iuls. When a load is secured, the team j
driven to the sugar houses, and the;
ap. by means of four-inch pipes, is
drawn from the draw tank to the stor
age tank. I
The storage tanks are placed on a
laging on the outside of the sugar
muse anil connected with the ovap-
iruly come. Hut when 1 explained It
all to her sue met with the knockdown
" 'Well, miss. It cured us both.'
"What could 1 say to that?"
ffi II1 I ! J
orators by rubber hose or iron pipe, the
tlow of sap from storage tank to evap-
! orators being regulated by automatic
valves. Thtist he sap enters one end of
die evaporator, working back and forth
through partitions and corrugations till
it reaches the other end of the evap
orator, when It Is drawn off as "sirup."
The sap is not "handled" any from
' the time the men pour It Into the draw
; tanks uutil It conies out a finished ar
ticle. I. e., made sirup at eleven pounds
; to the gallon.
This may be put away In sirup tanks
, aud allowed to cool and settle, aud then,
if the sugar Is wanted, this sirup Is put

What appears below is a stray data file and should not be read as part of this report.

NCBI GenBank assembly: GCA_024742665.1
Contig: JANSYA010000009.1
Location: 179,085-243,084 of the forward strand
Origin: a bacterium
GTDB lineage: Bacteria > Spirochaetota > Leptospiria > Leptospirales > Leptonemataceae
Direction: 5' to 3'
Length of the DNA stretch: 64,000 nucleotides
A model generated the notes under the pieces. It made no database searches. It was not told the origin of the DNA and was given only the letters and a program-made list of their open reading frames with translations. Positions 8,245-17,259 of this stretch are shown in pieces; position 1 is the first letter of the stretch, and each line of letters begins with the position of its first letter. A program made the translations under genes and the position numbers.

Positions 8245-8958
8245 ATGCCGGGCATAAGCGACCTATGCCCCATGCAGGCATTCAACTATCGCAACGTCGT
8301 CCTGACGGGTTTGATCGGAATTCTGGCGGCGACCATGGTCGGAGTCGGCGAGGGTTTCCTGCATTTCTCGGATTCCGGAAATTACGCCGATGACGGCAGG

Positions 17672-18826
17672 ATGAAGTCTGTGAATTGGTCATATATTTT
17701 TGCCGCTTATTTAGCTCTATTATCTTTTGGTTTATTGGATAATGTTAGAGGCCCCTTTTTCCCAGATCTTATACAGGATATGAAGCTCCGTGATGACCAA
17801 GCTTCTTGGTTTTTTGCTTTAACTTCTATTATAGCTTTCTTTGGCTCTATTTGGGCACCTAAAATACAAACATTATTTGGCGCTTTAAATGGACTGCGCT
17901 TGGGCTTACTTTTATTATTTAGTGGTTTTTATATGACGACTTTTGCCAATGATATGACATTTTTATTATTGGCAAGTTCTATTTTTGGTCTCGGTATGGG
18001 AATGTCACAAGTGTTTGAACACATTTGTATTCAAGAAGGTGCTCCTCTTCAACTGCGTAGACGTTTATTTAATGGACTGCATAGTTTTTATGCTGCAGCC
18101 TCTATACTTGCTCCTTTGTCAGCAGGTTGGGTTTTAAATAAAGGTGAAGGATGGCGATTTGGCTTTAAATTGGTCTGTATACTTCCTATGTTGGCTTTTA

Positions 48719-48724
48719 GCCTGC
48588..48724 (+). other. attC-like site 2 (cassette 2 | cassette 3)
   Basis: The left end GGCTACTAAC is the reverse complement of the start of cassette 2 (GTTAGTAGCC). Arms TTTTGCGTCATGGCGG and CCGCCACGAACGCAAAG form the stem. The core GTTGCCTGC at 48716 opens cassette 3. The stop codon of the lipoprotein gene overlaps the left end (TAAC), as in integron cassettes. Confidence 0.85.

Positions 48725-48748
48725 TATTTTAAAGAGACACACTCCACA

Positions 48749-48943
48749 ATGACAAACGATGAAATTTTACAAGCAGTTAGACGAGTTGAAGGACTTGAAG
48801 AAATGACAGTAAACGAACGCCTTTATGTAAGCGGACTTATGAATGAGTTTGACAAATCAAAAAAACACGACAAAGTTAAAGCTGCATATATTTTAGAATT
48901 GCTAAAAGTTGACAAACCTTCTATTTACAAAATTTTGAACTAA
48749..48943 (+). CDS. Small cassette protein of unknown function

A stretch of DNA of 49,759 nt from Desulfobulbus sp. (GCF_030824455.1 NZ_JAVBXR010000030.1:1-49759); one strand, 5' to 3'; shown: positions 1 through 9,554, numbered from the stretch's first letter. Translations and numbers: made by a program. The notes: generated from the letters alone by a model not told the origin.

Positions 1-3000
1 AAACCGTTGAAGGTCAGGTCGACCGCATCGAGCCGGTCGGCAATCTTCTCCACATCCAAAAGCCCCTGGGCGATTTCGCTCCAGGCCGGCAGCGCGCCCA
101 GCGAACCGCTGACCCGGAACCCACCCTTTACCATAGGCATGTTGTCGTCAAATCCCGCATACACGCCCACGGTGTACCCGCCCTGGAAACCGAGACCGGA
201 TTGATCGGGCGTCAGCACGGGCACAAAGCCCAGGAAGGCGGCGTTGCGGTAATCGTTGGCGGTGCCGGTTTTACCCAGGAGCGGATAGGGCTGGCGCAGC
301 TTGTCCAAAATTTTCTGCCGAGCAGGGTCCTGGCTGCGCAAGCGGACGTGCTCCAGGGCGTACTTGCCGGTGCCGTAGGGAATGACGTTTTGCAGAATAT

into the "sugaring off" pan on a separ-
; ate arch and boiled down until the right
pitch Is reached, when It Is taken from
I the firt. stirred gently and allowed to
cool and then put Into tin cans or wood
en tubs, and it Is then ready for market
in the form of maple sugar.
Hardly So. '
In no situation, probably. Is the stam
mering infirmity more calamitous than
in making a proposition of marriage.;
An exchange gives us this dialogue: 1
Mr. Siutterly to Miss tinp-e :
"M-m-lii-iss G-G-li-G-G-ti-lirace. I I I
I w-w-w-w-w-want you to b-b-b-b-be
ni-m-m-m-my "
"What did you say. Mr. Stutterlv11"
"W-W-W-W-W-W-Won't you b-b-b b-
be my wu-wu-wu-wu-wlfe, l-I-I-I-I-l
"O, Georjte, this Is so iddub!"
The Gypsy Charm and Its Alleged
Miraculous Cure,
Superstition is a force to be reckoned
with and not despised by those who la
bor for the good of the poor iu the large
cities. A philanthropic woman of New
York tells the following experience:
"A poor Italian housewife, living In
Mulberry street, had a swelling of the
knee. She told uie of her trouble and
1 gave her the address of a free dispens
ary, where she went for treatment. The
treatuieut did not cure ber and she
When a .Man Falls Down.
Slippery sidewalks tend to bring out
emphatically one of the peculiar sides
of human nature. No mailer how much
the lull injures a man physically, it
seems as nothing to the damage to his
seli'-esteeiii il perchance his inisl'oriiiiio
happens lo be u iincssed by some one
else. The lirst thing the linl'oruiiiale
iloes afler picking himself up is to look
all about hlin witli an idiotic smile
ills face, just as if he took the whop.
tiling as a joke but anxious to see if
any one has seen h s tumble.
If there happens lo be some one Hear
by who has witnessed the fall the smile
vanishes, and I here Is a display of tem
per that Is ludicrous, it js his hat thai